“Eating alkaline is super easy. It’s basically plant-based, with nutrient-dense food that will show you results in your health. If you want to test this, you can buy pH strips in a pharmacy, or you can go to a naturopathic doctor and they can test your stool and blood pH,” she says.
“As a Naturopathic doctor, I look at the value of a food being acidic or alkaline, as well as its nutrient density, and how much antioxidant value each food choice has. The sad part about this practice is that over the last 200 years, our soil has been depleted due to deforestation and climate change, and thus, our food has lower amounts of minerals like magnesium and potassium, which are needed for energy production by our cells,” she says.
“In addition, our food sources are packed with a large amount of sodium, which causes a depletion in all other minerals, which then has a domino effect, compromising healthy pH levels.”
Because alkaline foods are generally plant-based, they are typically nourishing, antioxidant-rich, full of phyto-compounds, and able to support optimal health and well-being. Acidic foods rob our bodies of key nutrients necessary to rebuild collagen and assist in bone and tissue regeneration, and acidic foods also cause inflammation.
“Eating a plant-based diet as your foundation is going to be key here,” Dr. Talib hammers in. She isn’t suggesting everyone become strictly vegetarian or vegan, but if we eat mainly plant-based we are guaranteed a ton of alkaline foods.
Summer black radish
Alfalfa grass, barley grass, wheatgrass
Herbs like oregano, garlic, and, ginger
and ripe bananas are all excellent alkaline plant sources Dr. Talib shares.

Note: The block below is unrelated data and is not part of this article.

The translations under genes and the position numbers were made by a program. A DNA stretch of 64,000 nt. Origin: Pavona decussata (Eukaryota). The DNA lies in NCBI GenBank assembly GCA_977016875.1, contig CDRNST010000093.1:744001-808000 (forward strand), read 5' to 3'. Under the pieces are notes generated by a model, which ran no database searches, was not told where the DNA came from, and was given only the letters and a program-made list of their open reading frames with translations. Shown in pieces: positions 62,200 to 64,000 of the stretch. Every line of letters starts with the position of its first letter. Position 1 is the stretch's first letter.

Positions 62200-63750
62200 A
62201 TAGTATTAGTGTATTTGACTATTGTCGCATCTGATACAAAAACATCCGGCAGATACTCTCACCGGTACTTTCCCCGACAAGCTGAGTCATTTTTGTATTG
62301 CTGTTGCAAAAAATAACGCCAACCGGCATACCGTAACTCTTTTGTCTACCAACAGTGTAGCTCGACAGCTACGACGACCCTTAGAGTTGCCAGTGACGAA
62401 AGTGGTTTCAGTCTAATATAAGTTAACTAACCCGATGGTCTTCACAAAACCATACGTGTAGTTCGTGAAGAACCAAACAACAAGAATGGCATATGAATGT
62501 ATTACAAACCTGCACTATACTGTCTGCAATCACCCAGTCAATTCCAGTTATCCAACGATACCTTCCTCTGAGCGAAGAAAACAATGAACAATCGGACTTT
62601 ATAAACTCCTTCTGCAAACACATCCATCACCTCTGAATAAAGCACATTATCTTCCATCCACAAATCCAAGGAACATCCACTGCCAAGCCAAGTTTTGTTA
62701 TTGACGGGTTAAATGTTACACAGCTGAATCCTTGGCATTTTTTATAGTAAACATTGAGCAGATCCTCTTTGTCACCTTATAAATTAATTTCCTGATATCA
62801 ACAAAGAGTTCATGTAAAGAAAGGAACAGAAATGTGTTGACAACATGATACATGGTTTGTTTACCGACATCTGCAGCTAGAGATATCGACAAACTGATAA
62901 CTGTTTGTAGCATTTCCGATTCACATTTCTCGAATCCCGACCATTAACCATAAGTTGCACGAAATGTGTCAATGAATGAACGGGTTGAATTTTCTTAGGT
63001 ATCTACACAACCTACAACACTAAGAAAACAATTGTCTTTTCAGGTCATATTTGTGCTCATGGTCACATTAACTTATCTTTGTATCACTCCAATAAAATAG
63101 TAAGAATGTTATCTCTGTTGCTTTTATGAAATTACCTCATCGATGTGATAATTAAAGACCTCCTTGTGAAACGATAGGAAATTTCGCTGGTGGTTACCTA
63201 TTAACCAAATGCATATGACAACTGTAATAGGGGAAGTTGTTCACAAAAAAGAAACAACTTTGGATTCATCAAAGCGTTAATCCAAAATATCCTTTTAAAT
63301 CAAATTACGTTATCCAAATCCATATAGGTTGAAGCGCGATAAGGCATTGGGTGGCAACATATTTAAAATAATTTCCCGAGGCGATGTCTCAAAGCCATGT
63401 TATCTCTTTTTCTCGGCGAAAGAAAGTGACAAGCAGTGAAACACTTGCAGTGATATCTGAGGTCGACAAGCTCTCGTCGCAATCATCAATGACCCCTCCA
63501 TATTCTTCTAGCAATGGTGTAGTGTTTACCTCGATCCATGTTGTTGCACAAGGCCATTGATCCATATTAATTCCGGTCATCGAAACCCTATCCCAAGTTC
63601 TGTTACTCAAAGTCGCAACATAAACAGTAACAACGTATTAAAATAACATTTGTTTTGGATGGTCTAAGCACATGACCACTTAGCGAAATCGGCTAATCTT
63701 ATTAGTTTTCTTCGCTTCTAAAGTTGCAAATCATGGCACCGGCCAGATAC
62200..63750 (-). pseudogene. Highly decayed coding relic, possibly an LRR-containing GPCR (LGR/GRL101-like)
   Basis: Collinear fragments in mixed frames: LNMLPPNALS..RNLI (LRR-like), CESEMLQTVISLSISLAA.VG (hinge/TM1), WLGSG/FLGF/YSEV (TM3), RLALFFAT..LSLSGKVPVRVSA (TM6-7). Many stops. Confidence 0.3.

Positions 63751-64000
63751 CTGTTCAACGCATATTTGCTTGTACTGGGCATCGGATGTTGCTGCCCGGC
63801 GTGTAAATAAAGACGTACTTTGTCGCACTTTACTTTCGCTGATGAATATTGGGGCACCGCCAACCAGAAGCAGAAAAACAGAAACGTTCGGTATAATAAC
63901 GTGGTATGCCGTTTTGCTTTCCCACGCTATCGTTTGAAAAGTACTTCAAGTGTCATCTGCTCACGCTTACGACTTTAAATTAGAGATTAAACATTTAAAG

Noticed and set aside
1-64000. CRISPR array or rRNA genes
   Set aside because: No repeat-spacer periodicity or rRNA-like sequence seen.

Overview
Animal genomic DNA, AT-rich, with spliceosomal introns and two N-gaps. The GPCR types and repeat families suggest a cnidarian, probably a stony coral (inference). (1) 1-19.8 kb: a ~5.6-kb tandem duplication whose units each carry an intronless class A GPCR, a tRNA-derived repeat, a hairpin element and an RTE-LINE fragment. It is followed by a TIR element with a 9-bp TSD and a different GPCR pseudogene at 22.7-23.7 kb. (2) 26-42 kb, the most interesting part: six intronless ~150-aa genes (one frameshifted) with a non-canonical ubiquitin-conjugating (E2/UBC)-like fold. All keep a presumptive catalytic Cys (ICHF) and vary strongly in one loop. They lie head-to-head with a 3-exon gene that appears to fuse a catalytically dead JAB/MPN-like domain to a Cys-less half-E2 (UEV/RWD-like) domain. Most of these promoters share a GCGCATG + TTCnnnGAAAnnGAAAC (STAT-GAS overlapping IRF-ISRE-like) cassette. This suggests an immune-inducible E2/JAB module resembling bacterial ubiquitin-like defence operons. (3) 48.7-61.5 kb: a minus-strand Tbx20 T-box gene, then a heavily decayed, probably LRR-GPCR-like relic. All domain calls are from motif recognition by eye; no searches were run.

“I find juicing some of these fruits and vegetables (mainly the green ones) is a nice way to get the alkaline properties in the body quickly without the need to have to digest them, as you would have to chew them very well for absorption,” Dr. Talib says. “The other way I like to eat these superfoods is to lightly steam them, which allows for easier digestion and in some cases easier release of their antioxidant activity, in both fruits and vegetables. For example, I often add fruits to my morning gluten-free oatmeal while it’s still cooking, letting them steam a bit.”
This totally tracks with some of our favorite Ayurvedic recipes, which call for lightly stewed fruits and veggies for easier digestive assimilation.
“Alkaline protein sources are mainly from plants, such as almonds, beans (navy beans, lima beans), fermented soy like natto or tempeh, and seeds. Some alkaline grains I enjoy are quinoa, millet, buckwheat, and brown rice,” Dr. Talib shares.
“Alkaline water is a great drinking choice,” she says. “However, if you don’t have regular access to this, adding pH drops, lemon or lime juice, chlorophyll, baking soda, or just juicing your greens can increase alkalinity.”
At the end of the day, an acidic body is one prone to inflammation. Not just the kind that is a nuisance and a threat to our daily comfort, but inflammation that leads to serious health risks and chronic diseases. These diseases need a low-oxygen, acidic environment to thrive. Let’s prevent that environment in the first place.